The Christmas in Tornillo and Tornillo: The Occupation campaign Facebook pages shared video footage and personal testimonies of why we do not support ICE, CBP, Trump, or any colonial government system on stolen land. Tornillo: The Occupation coalition successfully mobilized over 50 people across different communities and states to take action because the violence is obvious and people everywhere are rising up against these colonial systems. U.S. Military funded structures like the Border Patrol museum celebrate ethnic cleansing and concentration camps. The outcry, protests, and rallies centering the constant incoming grievances from our mixed status communities who are directly impacted by the violence upon undocumented communities, immigration, and deportation, should be centered first and foremost. Undocumented communities make up much of our local communities and we need to rise in solidarity with them. National Media platforms described the Border Patrol Museum as having been “Vandalized”, which was not the case, butterfly stickers can be peeled off or washed off but we cannot bring back the lives that have been lost due to ignorance, racism, xenophobia, white supremacy, colonialism and capitalism. Atrocities that have been perpetrated by the U.S. government towards undocumented communities across the U.S. continue to evade our media platforms. The Red Nation supports our comrades in highlighting a narrative that uplifts and commemorates the resilience and strength of our undocumented communities. As our communities continue to challenge Immigration agencies, I strongly urge everyone to get involved in local efforts to defund and abolish ICE but most of all the abolition of all borders. The stickers of the faces of children lost at the hands of ICE and CBP is not vandalism nor is it defacement as news platforms have claimed. There is no vandalism like the video footage of CBP destroying humanitarian aid through slicing several hundreds of water jugs left empty for migrants, refugees and asylum seekers struggling for access to citizenship, water and freedom.

Afterwards, we caravanned to a mural called “In honor of Therese Patricia Okoumou”, created by comrades Juan Ortiz and Francisco Delgado. Juan Ortiz had created the mural in honor of Therese Patricia Okoumou who had climbed the Statue of Liberty earlier this year in protest of the violence at the border. Juan Ortiz describes the meaning and process behind the mural as a “collaboration with community members that were directly affected by the issues of mass incarceration and lack of documentation”. The mural is filled with images that speak both to the pain of separated families but also of the pain of detention and mass incarceration. The mural depicts a bronzed mother and child, seeing themselves reflected in one another. In the mural, a child is reaching out for comfort from a fellow woman, a fellow migrant, the comfort of a brown mother. The visual reflects the sanctity of that moment. The other corner depicts an ICE Police helmet turned into a spider whose webbing engulfs youth in a web of incarceration. At its center is a sacred heart made of nopales and railroad spikes. “En recuerdo,” in remembrance of not only of the migrants who have perished in the desert but also the ones who perished on La Bestia, the trains in Central America and Mexico that migrants board on their journey to the United States. The symbols are meant to resemble a retablo (decorated panels) or ex-voto (objects placed on altars)—all meant to respectfully memorialize in ways that resonate with border and immigrant communities. Many of the mural’s collaborators were community members who passed by and became involved including residents of a halfway house across the street from the location of the mural. So the process and creation of the mural itself became cathartic for the community. The mural was created as the SB4 Immigration Enforcement law that was set to take into effect in the state of Texas. In a dedication ceremony artist Juan Ortiz shared: “I propose in honor of Therese Patricia Okoumou, and in honor of the sacrifices she has made to the immigrant community, that this mural be renamed- Our Brown Mother of Exiles Therese Patricia.”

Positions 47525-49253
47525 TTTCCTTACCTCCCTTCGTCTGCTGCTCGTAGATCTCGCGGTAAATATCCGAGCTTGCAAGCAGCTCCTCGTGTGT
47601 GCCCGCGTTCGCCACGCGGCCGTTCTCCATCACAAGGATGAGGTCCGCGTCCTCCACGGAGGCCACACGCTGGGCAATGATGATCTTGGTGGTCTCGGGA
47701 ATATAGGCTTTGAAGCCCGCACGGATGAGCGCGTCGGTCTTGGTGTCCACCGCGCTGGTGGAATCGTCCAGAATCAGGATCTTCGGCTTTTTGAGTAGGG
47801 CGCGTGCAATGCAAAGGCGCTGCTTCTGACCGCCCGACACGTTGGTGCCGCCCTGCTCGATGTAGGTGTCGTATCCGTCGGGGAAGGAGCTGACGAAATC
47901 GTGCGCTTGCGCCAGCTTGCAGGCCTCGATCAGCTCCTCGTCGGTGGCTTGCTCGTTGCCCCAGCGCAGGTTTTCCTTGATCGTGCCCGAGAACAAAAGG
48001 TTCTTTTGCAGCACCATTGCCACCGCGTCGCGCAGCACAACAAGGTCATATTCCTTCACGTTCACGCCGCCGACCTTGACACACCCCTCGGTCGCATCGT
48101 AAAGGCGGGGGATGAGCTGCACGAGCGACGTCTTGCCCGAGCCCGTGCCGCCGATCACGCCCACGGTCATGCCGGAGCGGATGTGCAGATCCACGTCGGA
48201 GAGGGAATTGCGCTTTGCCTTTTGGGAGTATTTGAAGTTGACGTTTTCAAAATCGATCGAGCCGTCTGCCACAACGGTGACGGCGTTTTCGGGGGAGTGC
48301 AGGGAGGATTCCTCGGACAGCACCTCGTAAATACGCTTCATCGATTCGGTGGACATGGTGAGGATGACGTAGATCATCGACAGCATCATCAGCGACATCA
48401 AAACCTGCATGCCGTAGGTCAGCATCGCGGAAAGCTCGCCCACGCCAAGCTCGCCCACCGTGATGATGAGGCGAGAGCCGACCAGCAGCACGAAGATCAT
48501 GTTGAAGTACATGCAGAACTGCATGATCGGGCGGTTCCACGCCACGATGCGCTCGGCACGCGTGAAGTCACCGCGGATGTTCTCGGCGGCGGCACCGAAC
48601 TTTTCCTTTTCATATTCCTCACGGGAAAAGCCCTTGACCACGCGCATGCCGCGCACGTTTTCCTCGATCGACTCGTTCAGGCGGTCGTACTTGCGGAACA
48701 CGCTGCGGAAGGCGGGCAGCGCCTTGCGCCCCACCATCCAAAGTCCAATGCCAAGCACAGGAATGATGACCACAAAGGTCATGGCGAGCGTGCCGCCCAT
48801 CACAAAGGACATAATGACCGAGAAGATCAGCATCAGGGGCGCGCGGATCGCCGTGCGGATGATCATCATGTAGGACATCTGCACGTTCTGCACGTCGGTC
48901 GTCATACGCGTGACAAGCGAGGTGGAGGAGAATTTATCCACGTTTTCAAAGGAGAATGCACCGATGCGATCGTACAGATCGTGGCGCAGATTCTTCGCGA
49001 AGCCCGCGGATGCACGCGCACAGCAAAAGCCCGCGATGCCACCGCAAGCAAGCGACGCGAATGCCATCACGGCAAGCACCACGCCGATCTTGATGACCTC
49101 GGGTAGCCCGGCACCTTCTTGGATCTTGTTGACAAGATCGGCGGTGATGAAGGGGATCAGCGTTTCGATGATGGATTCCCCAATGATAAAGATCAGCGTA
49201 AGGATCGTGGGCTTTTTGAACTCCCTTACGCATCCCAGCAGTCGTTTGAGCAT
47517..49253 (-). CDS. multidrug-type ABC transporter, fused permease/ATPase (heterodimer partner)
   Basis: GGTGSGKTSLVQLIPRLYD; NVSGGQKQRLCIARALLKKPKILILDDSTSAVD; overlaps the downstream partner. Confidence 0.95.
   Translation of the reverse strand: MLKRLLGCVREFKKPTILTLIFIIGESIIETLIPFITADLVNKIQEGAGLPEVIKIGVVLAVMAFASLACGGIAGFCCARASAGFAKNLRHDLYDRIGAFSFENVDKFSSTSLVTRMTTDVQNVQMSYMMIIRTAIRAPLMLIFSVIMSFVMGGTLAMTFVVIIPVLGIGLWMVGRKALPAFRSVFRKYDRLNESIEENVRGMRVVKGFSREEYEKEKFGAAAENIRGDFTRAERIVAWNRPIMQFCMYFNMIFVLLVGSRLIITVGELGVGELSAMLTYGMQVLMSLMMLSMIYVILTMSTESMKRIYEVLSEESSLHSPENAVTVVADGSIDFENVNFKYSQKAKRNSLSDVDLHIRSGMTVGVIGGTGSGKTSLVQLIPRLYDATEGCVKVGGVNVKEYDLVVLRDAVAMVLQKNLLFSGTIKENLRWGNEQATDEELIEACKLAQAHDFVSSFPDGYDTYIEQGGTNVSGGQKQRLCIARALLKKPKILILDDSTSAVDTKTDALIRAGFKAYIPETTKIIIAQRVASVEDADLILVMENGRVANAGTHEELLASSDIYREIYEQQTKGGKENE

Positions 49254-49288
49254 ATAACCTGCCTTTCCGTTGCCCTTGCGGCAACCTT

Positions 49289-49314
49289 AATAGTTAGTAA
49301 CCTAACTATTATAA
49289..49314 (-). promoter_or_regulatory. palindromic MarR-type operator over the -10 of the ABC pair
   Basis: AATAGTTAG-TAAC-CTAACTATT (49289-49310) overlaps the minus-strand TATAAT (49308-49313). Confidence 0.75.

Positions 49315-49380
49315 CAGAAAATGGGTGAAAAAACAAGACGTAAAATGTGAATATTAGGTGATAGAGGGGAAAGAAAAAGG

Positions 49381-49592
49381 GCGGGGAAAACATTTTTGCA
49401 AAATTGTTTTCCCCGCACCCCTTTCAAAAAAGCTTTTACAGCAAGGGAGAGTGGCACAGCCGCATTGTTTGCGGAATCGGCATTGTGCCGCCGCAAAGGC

As the day came to an end for us, the Tornillo: The Occupation Coalition continued to plan for two more days of actions from February 18th-19th 2019.

Days 4 and 5: Relationality and SouthWest Key Facility

Our relative Szu-Han shared details of what happened on Sunday, February 17th, 2019. The coalition had set aside time for a coalition dinner called, “The Revolution is Relationship,” which described that any revolution includes and depends on radical relationality. To be in solidarity, means to be a good relative. In El Paso, there were urgent needs at the local emergency shelters for migrants who had just been released from detention that week. Many people in the group volunteered to help with preparing and serving meals, assisting with translation, and driving families to the bus station and airport. Many of these migrants were on their way to reunite with their relatives and sponsors that are spread across the U.S. This direct service allowed for organizers to interact and dialogue with people who are directly impacted by the immigration detention system.